When the chance for a free trip to Oahu Hawai‘i presented itself, I pounced like a hungry cheetah on a weakened caribou. As many readers know, Amy and I are fans of the toasty warm places: Florida, Mexico, the Caribbean, etc. So we were happily surprised when, for some unfathomable reason, my name appeared on the Waikiki Ad Club’s wish list of judges for the Pele Awards (they’re kind of like the ADDY’s…except THEY’RE IN HAWAII! Yeah, baby!).
Oahu Hawai‘i is a very nice place to hang out.
One can only guess why, but in keeping with my don’t-look-a-gift-horse-in-the-maw philosophy, I packed up a bag and dragged Amy to paradise for the weekend. My first impression of Oahu was that it was a very dark place, due possibly to the fact that we arrived at what was 3am our time Thursday night, or rather Friday morning. (Going out, it’s a six-hour flight. Coming back, it’s only four. Go figure.) A twenty dollar cab-ride later found us standing in the registration line behind the entire flight crew from Air New Zealand. A small eternity later, we found that they were training hotel personnel while we were doing our best impression of the walking dead. Thankfully, I didn’t have to be awake for another four hours.
Judging ads in Oahu Hawai‘i.
Showered and dressed, but hardly awake, I wandered out of our hotel and stumbled next door to the Hilton Hawaiian Village where the advertising was displayed for our perusal. There I was introduced to my fellow judges: Steve Casey from Carmichael Lynch, Kevin Kehoe from Goodby, Steve Sandstrom from Sandstrom Design and two other designers whom I’d never heard of before and so can’t remember their names despite the fact that they seemed like good people.
They split us into two groups, design and advertising, myself in the latter. The only difference between the two groups was that the advertising judges had to sit through the television commercials. Surely we earned our free airfare with that Sisyphean chore alone.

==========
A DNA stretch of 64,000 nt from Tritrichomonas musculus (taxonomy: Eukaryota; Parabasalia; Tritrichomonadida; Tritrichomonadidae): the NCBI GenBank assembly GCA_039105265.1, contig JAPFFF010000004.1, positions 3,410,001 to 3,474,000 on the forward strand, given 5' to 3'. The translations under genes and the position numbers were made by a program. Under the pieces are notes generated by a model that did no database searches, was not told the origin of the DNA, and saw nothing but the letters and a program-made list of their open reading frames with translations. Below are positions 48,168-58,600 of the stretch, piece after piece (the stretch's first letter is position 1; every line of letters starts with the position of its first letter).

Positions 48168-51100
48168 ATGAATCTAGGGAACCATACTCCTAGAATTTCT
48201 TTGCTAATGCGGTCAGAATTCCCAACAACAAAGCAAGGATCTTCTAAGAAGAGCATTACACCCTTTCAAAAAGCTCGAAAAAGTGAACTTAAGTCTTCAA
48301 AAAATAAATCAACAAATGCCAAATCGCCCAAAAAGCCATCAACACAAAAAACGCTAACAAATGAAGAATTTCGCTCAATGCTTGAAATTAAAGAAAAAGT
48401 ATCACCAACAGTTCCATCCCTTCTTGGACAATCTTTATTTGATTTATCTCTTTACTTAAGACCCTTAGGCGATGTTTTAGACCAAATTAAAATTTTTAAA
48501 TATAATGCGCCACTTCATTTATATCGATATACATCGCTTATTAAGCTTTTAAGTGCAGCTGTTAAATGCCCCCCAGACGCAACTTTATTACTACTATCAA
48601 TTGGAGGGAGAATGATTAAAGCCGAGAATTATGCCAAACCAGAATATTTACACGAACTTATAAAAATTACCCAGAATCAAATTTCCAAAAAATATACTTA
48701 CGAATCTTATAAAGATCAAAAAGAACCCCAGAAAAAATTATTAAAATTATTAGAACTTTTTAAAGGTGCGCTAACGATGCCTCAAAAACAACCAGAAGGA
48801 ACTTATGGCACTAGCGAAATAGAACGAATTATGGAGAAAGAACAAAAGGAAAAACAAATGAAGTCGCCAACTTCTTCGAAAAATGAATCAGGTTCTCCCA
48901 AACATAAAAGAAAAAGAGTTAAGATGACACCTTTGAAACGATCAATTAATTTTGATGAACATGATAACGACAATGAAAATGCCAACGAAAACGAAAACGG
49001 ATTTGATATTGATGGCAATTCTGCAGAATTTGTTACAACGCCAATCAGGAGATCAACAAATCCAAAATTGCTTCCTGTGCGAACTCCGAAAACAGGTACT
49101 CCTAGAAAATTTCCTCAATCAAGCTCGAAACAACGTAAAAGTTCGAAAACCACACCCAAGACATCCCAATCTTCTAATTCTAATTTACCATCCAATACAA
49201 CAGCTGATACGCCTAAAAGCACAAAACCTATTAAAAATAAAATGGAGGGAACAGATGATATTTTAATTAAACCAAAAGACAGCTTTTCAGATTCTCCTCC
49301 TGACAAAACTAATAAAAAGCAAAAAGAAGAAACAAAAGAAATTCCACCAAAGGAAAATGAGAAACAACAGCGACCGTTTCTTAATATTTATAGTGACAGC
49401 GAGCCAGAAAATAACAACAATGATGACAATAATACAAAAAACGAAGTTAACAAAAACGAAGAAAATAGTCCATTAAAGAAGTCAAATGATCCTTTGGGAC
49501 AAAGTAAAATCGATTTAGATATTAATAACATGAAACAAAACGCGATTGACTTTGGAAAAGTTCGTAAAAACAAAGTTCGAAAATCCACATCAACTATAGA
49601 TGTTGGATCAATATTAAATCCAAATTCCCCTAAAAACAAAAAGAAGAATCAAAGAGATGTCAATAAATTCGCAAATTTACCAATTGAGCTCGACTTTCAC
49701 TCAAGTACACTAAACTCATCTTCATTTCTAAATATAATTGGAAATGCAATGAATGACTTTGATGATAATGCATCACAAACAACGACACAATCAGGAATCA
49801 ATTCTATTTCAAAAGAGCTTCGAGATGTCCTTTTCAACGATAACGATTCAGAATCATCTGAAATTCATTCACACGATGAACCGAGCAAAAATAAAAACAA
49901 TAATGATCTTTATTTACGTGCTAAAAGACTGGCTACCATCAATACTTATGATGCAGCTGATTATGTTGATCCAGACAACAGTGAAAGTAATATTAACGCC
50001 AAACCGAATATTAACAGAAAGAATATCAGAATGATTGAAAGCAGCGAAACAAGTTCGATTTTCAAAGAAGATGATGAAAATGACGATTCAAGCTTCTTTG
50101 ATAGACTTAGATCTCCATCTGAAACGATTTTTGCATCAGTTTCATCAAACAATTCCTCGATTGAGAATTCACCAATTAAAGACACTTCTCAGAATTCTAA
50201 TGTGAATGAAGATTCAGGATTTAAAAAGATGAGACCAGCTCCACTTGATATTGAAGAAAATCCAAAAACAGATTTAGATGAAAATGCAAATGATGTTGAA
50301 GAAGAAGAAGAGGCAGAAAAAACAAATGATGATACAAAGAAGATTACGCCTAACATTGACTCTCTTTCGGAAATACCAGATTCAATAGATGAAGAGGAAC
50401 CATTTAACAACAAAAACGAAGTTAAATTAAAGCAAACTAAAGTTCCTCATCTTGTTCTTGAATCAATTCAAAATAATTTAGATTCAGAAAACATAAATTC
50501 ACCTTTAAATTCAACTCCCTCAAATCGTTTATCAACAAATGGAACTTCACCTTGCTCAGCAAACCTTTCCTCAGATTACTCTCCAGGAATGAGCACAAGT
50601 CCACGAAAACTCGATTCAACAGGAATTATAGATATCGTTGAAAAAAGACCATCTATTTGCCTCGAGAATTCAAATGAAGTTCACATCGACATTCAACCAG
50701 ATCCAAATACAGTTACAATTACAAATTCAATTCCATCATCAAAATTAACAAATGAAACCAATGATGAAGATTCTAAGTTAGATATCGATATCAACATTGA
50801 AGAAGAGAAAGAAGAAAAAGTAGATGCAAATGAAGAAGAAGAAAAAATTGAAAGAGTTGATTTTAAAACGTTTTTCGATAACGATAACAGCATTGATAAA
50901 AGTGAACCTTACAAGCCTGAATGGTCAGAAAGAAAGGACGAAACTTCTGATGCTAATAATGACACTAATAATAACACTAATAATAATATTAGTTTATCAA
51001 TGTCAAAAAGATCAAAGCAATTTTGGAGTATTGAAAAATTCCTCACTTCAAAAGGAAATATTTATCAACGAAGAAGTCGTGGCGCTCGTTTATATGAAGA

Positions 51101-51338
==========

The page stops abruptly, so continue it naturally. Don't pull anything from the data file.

Advertising in beautiful climates is rarely great.
The commercials fell into two basic camps: Almost good, and What-the-heck-were-you-smoking? A few of the spots were nearly excellent and only fell short in a few areas. But most were wince-inducing, ill-conceived brain-farts of the terminally hackneyed or outright insane. And the print wasn’t much better. In the end, the three of us did roughly the same damage to Hawaii that the Japanese did on December 7, 1941.
My wife enjoyed Oahu Hawai‘i more than I did.
So while I spent the first two days inside a sterile, air-conditioned hotel meeting room judging the Pele Awards, my meal ticket…I mean, wife, was evening out her tan at the pool of the Hotel Nikko Ilikai (or hitting on the cabana boys, for all I know).
While I was anguishing over how I could justify giving some TV spot an award just because it wasn’t ENTIRELY awful, my wife was sipping cool, tropical, umbrella-shod beverages.
While I was cringing at yet another heinous used car dealer commercial, she was feeling the cool south pacific breezes through her flaxen locks. She’s just lucky she makes more money than me…
In a random stroke of fortuitous luck, our trip to the island coincided with the 50th Anniversary of the ProBowl. Subsequently, the hotel where we were judging, the Hilton Hawaiian Village, was crawling with athletes and sports personalities including, but not limited to: Joe Montana, Howie Long, Ronnie Lott, Marcus Allen, Jim Kelly and Chris Berman.